The Soulnote Philosophy by Chief Designer Kato (Part 2)

Oct 27, 2023Jeff Wells
Soulnote A1 integrated amplifier silver

SOULNOTE Chief Designer Kato's Design Philosophy Series: Part 2

Let's delve deeper into SOULNOTE's design philosophy.

Discrepancy Between Specs and Sound Quality
When we refer to specifications (often called "static specs"), we're talking about catalogue specs such as distortion rate, frequency response, and signal-to-noise ratio. These metrics, primarily derived from sine wave measurements, are easily quantifiable.

In the audio world, it's a well-acknowledged fact that sound quality cannot solely be judged by these static specs. Moreover, audio enthusiasts recognize that sound can vary depending on cables and racks, even when measurements indicate no differences in specifications.

This perception might appear strange to anyone outside the audiophile community. In today's era of scientific rigour, it's counterintuitive to think that humans can perceive subtle distinctions undetectable by sophisticated measuring instruments. The human auditory range typically spans from 20 to 20 kHz. So how can these discrepancies exist?

This is where the paradox lies. Despite acknowledging that sound quality transcends mere specs, a part of us remains beholden to them. Historically, the audio community has been predisposed to believe that "better specs equate to more accurate sound." Sound is often deemed subjective, a matter of personal taste.

Consider this scenario: while developing a product, an enhancement in the circuitry leads to better specs and an alteration in sound. Most engineers would instinctively regard the sound associated with the superior specs as the "better sound." Moreover, if a major manufacturer develops a new device with fantastic sound but inferior specs compared to its predecessor, it's likely that executives and sales teams would veto its release. This bias intensifies if sound quality is directly equated to spec quality.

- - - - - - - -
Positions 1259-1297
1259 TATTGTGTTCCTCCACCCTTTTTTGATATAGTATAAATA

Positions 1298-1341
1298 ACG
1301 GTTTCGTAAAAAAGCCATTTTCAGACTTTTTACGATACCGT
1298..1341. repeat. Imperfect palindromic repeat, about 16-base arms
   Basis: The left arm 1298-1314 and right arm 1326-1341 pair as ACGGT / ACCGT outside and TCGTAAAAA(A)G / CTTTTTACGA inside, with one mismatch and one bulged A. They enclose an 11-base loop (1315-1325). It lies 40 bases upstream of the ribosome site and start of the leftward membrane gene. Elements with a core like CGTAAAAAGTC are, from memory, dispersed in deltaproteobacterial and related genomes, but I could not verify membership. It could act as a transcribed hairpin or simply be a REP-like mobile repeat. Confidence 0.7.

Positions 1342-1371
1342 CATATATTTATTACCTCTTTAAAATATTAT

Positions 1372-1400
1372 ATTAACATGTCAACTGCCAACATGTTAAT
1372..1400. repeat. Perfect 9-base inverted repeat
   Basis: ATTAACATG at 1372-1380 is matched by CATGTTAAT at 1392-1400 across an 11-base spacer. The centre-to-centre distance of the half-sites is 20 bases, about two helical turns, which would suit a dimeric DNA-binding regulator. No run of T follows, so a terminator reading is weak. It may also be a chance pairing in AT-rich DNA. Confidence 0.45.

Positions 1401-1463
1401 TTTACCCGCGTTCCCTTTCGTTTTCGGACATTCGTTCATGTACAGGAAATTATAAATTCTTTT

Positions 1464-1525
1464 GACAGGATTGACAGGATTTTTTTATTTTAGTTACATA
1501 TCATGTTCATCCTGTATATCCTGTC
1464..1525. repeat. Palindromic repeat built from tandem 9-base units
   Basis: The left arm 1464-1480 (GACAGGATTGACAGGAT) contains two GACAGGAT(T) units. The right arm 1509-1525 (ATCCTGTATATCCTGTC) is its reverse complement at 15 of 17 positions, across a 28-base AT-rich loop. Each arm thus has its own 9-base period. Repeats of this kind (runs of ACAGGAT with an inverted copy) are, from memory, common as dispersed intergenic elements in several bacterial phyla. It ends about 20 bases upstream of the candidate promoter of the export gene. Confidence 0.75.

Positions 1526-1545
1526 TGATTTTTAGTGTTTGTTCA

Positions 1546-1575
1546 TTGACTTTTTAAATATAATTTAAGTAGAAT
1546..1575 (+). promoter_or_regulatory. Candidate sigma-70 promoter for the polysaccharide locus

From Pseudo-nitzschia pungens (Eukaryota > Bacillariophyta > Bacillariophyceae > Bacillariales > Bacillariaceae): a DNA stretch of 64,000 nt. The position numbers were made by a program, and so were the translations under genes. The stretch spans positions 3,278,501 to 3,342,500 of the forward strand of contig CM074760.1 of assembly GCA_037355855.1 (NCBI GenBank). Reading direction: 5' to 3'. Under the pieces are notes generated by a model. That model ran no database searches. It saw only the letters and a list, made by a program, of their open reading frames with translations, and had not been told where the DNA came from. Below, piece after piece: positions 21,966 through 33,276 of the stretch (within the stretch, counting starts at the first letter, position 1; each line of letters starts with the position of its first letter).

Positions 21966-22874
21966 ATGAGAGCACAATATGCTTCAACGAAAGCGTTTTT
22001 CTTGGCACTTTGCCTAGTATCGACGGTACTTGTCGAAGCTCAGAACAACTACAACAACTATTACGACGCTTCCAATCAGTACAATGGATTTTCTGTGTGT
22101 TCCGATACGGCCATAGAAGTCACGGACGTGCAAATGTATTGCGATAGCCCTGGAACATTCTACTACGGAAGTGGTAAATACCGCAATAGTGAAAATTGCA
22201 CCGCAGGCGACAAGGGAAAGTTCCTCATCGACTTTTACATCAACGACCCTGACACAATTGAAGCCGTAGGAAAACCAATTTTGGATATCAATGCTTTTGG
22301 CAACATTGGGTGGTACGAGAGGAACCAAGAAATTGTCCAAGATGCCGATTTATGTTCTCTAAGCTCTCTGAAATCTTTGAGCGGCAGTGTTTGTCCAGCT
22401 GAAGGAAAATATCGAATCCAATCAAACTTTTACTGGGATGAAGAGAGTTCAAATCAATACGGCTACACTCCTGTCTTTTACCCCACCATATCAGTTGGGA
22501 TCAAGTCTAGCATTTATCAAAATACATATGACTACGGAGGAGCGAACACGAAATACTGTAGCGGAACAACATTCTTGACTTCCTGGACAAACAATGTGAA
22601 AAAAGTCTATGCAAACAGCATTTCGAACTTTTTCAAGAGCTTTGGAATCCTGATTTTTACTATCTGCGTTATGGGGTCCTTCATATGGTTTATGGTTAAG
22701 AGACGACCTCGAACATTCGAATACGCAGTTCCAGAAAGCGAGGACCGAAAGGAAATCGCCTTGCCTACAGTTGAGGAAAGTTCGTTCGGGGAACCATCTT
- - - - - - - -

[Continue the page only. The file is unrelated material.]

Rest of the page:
A Personal Anecdote
As a student with a passion for music but limited funds, I dabbled in creating amplifiers and speakers. Initially, without access to sophisticated measuring tools, my only criterion was my enjoyment of the music. I took immense pride in my creation, which, to my ears, outperformed my friend's high-end amplifier.

However, everything changed when I acquired a measuring device. The results were disheartening. Driven by a desire to enhance these measurements, I made numerous modifications. But to my dismay, the end result, despite its improved specs, sounded dull and uninspiring. This conundrum has occupied my thoughts for four decades, leading me to a critical realization.

Ponder this:

What if specifications aren't the definitive yardstick for sound quality? What if, sometimes, enhancing these specs could compromise sound quality? Such a revelation would be a paradigm shift, wouldn't it?

I'm here to elucidate this concept. The answer, while not overly complex, traces back to a specific underlying issue.

Stay tuned for a deeper dive in the next installment.

Soulnote Philosophy